Candidates Square Off in First Gubernatorial Debate
All four candidates for Illinois governor participated in the first of three televised debates Thursday, Sept. 20.
The forum hosted by Telemundo and NBC 5 was moderated by Chicago-based journalist Carol Marin, who ran the gamut of election year issues—taxes, pensions, education, crime, abortion and guns.
Despite prodding, Republican Gov. Bruce Rauner and his opponent, Democrat J.B. Pritzker, offered little revelation in their leadership plans. Libertarian candidate Grayson “Kash” Jackson and Conservative Party candidate state Sen. Sam McCann held their own through the evening of interruptions and allegations.
Marin kicked off the dialogue by asking Rauner if he was in charge of the state, to which she received a familiar answer:
“Everyone in Illinois knows that our state has been under the stranglehold of Mike Madigan and his dominant political machine for decades,” Rauner responded.
A repeated request for a “yes” or “no” answer garnished no results for Marin.
Pritzker also stuck to script when questioned on specific tax rates for his proposed progressive income tax system.
“We need to ask the wealthiest people like Bruce Rauner and me to pay a higher rate and have a tax cut for middle-class families and those striving to get there,” Pritzker said.
After two additional attempts to elicit a specific number failed, Rauner jumped in: “Mr. Pritzker is dodging your question because he doesn’t want to tell the truth to the people of Illinois,” Rauner said. “He is proposing a massive new income tax hike on all the people of our state. He doesn’t want to talk about it because the truth is so painfully unpopular.”
Marin moved on to Jackson, who supports the current flat tax rate, but said those living at or below the poverty line should be exempt from paying.
McCann proposed a system of zero-based budgeting, under which all expenses must be justified at the start of each new period.
“We don’t spend money based on how much we need this year, we spend it based on how much we spent last year plus a multiplier,” McCann explained.
Marin then took a poll of the four candidates. None indicated they would consider raising sales taxes on some goods and services, nor would they consider extending taxes to retirement income.
Only Jackson interjected with a condition under which he would consider raising some sales taxes: “If we were to take that money and reallocate that to property tax, that is a much more moral taxation system,” Jackson said, adding that burdensome property taxes are “what’s driving people out of the state right now.”
A question of how to deal with out-migration from Illinois received tired responses from the ticket leaders: Pritzker attributed population loss to exorbitant property taxes and a struggling higher education system while Rauner cited lack of economic opportunity and high unemployment.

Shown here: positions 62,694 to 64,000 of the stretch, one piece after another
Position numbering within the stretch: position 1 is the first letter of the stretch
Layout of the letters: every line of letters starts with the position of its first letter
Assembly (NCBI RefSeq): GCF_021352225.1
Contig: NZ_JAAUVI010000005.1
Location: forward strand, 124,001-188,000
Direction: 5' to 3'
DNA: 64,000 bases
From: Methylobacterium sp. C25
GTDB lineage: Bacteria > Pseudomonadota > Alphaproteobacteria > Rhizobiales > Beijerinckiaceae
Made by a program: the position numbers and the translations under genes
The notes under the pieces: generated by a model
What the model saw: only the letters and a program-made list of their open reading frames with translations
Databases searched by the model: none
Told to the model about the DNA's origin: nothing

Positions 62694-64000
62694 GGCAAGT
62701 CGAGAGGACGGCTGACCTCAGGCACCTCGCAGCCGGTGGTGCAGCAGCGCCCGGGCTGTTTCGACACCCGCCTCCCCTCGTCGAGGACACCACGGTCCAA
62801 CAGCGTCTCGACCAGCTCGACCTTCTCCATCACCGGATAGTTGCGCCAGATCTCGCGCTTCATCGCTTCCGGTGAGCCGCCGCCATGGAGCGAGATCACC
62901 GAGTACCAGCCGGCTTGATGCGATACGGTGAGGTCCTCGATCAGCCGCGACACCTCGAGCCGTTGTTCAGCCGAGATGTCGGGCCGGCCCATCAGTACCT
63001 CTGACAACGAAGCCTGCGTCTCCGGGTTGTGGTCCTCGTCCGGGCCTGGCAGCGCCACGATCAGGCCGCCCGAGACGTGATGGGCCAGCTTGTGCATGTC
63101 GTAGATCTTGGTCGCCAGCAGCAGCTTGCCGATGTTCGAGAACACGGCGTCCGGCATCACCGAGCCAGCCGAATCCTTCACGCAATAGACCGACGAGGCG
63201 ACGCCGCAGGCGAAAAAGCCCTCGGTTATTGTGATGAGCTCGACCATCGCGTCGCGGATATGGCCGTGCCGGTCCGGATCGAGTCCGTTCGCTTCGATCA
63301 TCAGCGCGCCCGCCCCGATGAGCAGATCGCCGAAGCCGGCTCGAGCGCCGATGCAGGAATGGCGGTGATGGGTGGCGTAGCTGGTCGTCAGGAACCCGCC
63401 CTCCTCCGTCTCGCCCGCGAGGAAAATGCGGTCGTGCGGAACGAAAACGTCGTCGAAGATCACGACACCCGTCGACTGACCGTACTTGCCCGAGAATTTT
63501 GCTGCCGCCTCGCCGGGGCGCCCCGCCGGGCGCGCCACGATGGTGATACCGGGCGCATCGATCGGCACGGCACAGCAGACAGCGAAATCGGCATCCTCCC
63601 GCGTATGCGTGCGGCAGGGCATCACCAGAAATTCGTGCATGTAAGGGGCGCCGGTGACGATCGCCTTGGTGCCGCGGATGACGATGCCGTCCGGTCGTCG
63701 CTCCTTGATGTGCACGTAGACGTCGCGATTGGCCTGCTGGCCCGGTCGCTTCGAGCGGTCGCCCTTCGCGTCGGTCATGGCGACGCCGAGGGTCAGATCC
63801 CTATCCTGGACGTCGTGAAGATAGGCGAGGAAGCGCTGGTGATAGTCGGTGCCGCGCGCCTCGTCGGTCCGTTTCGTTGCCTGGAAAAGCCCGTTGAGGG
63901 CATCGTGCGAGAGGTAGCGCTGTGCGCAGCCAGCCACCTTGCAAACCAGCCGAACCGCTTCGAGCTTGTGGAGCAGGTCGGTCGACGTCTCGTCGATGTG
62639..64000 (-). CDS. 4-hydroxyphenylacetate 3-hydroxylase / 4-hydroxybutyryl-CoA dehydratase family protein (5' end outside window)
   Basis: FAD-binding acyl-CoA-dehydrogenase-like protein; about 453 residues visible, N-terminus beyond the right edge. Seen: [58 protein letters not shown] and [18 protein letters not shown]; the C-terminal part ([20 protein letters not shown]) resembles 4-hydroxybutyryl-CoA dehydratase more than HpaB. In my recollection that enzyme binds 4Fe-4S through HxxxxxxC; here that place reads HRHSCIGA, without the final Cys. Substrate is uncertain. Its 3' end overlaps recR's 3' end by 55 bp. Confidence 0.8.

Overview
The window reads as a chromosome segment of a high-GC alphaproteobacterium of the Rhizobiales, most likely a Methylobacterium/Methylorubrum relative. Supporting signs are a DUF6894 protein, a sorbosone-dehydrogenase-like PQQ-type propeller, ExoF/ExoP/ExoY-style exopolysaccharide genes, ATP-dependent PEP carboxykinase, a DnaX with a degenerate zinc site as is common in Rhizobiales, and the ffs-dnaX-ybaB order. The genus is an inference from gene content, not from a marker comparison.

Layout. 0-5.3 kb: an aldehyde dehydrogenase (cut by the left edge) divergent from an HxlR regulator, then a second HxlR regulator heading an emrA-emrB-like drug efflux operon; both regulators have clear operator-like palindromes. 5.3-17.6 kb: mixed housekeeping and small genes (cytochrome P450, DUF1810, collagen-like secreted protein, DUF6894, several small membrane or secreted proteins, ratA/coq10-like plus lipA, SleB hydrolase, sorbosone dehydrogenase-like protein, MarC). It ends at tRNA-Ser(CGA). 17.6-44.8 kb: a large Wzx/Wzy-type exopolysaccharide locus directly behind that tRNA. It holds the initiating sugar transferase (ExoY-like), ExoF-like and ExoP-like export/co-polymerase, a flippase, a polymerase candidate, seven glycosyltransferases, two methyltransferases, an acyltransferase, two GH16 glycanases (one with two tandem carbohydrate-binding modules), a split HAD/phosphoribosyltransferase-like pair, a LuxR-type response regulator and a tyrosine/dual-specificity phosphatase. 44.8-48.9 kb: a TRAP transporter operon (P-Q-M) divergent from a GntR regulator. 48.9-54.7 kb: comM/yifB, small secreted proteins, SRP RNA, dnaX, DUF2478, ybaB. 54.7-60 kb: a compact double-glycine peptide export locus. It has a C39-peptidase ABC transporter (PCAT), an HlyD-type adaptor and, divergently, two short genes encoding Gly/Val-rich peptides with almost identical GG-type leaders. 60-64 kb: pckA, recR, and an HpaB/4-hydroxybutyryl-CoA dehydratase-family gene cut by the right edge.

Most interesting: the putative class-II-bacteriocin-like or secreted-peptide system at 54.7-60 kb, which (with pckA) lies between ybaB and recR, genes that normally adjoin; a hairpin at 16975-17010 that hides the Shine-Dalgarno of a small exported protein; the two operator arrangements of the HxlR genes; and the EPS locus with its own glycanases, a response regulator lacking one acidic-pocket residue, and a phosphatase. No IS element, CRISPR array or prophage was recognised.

According to McCann, business leaders have confided in him that strong infrastructure systems and safe neighborhoods with good schools would make Illinois desirable for them.
“You can’t have a strong infrastructure system if you don’t partner with the federal government,” he said.
“I look forward to, as governor of Illinois, partnering with our congressional delegation, partnering with the Trump administration.”
Rauner faced fire when asked how to handle the state’s pension crisis. “I have proposed to the general assembly that we do the consideration model pension reform,” Rauner said. “I believe that is constitutional.”
McCann interrupted: “It’s no surprise that billionaires and politicians think taking peoples’ pensions away from them is constitutional. The people I represent in Springfield and downstate Illinois who are counting on those pensions, they think it’s constitutional to get the money that they’re owed.”
Pritzker also joined in: “What Gov. Rauner proposed late last year was that the federal government should allow the state of Illinois to declare bankruptcy. That’s how he wants to deal with pensions—he doesn’t want people to get their pensions.”
Tension remained high between the front-runners throughout the forum, with Rauner calling Pritzker “deceitful” and Pritzker repeatedly referring to Rauner as a “failure.”
But the Rauner-Pritzker clash paled in comparison to the heat between the incumbent hopeful and McCann. Rauner called McCann “a phony candidate,” to which McCann retorted, “You’re a liar and thief.”
Jackson also got some punches in.
“I’ve spent $25,000. You two gentlemen have spent what, $200 million to get on this stage?” Jackson asked. “Who’s the fiscally minded guy?”
Overall, the forum left viewers with little new information on the candidates—beyond what’s already been said in attack ads—as the Nov. 6 election approaches.